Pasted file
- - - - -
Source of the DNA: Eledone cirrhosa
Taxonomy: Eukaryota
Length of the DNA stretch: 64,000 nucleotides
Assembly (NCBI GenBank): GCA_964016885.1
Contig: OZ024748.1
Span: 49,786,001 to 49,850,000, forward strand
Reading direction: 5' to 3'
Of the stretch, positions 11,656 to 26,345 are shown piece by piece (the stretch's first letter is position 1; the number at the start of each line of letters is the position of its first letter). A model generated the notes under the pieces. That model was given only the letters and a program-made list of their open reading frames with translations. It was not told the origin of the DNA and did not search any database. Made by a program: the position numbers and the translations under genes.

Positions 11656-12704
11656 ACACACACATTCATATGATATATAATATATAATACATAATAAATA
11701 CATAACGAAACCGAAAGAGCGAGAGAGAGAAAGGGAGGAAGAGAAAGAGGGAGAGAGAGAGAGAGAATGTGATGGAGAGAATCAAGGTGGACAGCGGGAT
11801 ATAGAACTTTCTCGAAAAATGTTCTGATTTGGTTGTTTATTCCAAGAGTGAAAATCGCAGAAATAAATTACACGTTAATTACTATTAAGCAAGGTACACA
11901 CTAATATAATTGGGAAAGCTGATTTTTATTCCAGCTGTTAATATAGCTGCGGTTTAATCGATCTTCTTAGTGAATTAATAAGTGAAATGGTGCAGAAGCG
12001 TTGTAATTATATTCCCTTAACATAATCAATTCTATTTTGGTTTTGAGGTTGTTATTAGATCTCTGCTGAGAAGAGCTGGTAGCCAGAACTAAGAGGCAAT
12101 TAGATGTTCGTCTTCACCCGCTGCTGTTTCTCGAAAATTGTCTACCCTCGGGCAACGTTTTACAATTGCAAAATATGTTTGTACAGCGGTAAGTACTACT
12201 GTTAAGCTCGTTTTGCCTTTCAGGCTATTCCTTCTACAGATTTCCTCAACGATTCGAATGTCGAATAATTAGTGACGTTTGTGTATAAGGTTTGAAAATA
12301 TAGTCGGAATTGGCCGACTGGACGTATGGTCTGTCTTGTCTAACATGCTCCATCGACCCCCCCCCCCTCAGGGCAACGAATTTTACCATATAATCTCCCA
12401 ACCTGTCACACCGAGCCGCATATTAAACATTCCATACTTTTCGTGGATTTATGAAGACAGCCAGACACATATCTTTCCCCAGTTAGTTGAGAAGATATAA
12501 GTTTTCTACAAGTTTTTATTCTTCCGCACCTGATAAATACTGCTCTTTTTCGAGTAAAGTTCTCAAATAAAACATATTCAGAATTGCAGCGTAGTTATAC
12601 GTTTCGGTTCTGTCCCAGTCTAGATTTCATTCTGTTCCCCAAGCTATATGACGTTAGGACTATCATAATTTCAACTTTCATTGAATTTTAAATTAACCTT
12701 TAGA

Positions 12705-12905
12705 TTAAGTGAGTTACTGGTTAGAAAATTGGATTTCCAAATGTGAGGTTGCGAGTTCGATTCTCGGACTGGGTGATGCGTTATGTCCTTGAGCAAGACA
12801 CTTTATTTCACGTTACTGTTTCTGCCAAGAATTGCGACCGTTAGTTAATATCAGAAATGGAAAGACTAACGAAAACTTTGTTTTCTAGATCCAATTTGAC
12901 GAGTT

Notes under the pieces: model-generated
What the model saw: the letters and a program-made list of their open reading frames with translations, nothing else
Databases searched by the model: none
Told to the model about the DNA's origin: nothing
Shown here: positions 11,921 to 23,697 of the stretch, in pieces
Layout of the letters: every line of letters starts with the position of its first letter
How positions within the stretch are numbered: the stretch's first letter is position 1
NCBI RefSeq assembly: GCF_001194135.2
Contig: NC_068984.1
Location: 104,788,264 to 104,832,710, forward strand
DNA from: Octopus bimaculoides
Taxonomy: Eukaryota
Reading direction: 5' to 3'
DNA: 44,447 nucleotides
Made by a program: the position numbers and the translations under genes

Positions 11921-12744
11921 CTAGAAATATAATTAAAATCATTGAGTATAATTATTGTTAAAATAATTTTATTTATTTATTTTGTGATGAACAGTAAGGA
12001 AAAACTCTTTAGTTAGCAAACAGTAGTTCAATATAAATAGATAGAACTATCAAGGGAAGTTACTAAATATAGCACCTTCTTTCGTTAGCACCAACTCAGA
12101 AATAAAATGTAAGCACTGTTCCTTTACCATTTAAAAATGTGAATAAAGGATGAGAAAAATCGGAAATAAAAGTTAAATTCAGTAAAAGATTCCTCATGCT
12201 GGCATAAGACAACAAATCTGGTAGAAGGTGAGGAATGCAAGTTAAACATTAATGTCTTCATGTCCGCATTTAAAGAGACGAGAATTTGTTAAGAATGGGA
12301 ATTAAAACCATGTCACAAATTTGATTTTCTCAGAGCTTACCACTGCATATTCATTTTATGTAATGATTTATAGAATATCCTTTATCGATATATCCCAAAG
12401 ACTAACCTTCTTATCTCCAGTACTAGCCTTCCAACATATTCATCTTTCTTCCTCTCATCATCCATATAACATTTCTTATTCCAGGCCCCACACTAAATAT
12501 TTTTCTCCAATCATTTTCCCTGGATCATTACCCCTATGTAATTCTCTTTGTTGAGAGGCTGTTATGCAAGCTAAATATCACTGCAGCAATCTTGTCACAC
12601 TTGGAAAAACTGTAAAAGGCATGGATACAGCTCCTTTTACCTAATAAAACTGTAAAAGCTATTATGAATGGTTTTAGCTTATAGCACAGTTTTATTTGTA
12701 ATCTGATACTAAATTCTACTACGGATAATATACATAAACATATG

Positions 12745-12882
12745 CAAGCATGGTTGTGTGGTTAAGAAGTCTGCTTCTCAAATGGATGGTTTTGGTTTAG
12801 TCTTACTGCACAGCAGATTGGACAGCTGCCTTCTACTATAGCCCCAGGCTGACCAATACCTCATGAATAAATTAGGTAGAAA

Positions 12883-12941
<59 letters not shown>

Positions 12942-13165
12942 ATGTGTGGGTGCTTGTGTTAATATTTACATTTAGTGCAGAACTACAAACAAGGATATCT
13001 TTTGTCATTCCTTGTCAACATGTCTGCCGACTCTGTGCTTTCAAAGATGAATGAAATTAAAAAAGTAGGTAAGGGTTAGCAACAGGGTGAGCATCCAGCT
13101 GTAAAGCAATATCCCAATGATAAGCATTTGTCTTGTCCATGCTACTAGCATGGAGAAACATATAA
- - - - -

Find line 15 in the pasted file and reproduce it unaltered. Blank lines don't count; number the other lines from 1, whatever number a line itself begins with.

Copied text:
12101 TAGATGTTCGTCTTCACCCGCTGCTGTTTCTCGAAAATTGTCTACCCTCGGGCAACGTTTTACAATTGCAAAATATGTTTGTACAGCGGTAAGTACTACT